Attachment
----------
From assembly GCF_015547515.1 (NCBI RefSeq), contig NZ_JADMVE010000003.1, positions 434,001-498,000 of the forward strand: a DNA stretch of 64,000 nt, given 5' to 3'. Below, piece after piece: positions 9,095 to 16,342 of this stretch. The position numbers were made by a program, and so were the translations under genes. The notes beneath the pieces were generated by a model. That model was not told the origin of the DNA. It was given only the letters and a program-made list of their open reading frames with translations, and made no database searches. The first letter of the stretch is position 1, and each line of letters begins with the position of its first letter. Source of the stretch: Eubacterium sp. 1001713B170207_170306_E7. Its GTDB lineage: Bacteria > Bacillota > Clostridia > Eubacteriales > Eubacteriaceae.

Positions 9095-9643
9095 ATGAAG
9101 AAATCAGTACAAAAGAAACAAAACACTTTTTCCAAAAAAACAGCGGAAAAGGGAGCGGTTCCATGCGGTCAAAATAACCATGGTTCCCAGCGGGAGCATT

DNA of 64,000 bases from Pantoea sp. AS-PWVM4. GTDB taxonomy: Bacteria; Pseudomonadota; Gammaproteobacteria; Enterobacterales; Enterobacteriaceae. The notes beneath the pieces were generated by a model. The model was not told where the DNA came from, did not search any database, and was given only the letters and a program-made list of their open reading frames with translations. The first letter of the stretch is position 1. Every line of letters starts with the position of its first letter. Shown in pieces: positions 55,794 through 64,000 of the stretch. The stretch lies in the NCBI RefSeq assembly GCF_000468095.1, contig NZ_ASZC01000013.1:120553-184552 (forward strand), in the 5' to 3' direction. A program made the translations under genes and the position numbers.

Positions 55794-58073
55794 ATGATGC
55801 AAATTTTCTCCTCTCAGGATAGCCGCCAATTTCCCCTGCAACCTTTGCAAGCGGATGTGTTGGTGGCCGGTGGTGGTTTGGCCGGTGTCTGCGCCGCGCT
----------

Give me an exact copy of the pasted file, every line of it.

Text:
From assembly GCF_015547515.1 (NCBI RefSeq), contig NZ_JADMVE010000003.1, positions 434,001-498,000 of the forward strand: a DNA stretch of 64,000 nt, given 5' to 3'. Below, piece after piece: positions 9,095 to 16,342 of this stretch. The position numbers were made by a program, and so were the translations under genes. The notes beneath the pieces were generated by a model. That model was not told the origin of the DNA. It was given only the letters and a program-made list of their open reading frames with translations, and made no database searches. The first letter of the stretch is position 1, and each line of letters begins with the position of its first letter. Source of the stretch: Eubacterium sp. 1001713B170207_170306_E7. Its GTDB lineage: Bacteria > Bacillota > Clostridia > Eubacteriales > Eubacteriaceae.

Positions 9095-9643
9095 ATGAAG
9101 AAATCAGTACAAAAGAAACAAAACACTTTTTCCAAAAAAACAGCGGAAAAGGGAGCGGTTCCATGCGGTCAAAATAACCATGGTTCCCAGCGGGAGCATT

DNA of 64,000 bases from Pantoea sp. AS-PWVM4. GTDB taxonomy: Bacteria; Pseudomonadota; Gammaproteobacteria; Enterobacterales; Enterobacteriaceae. The notes beneath the pieces were generated by a model. The model was not told where the DNA came from, did not search any database, and was given only the letters and a program-made list of their open reading frames with translations. The first letter of the stretch is position 1. Every line of letters starts with the position of its first letter. Shown in pieces: positions 55,794 through 64,000 of the stretch. The stretch lies in the NCBI RefSeq assembly GCF_000468095.1, contig NZ_ASZC01000013.1:120553-184552 (forward strand), in the 5' to 3' direction. A program made the translations under genes and the position numbers.

Positions 55794-58073
55794 ATGATGC
55801 AAATTTTCTCCTCTCAGGATAGCCGCCAATTTCCCCTGCAACCTTTGCAAGCGGATGTGTTGGTGGCCGGTGGTGGTTTGGCCGGTGTCTGCGCCGCGCT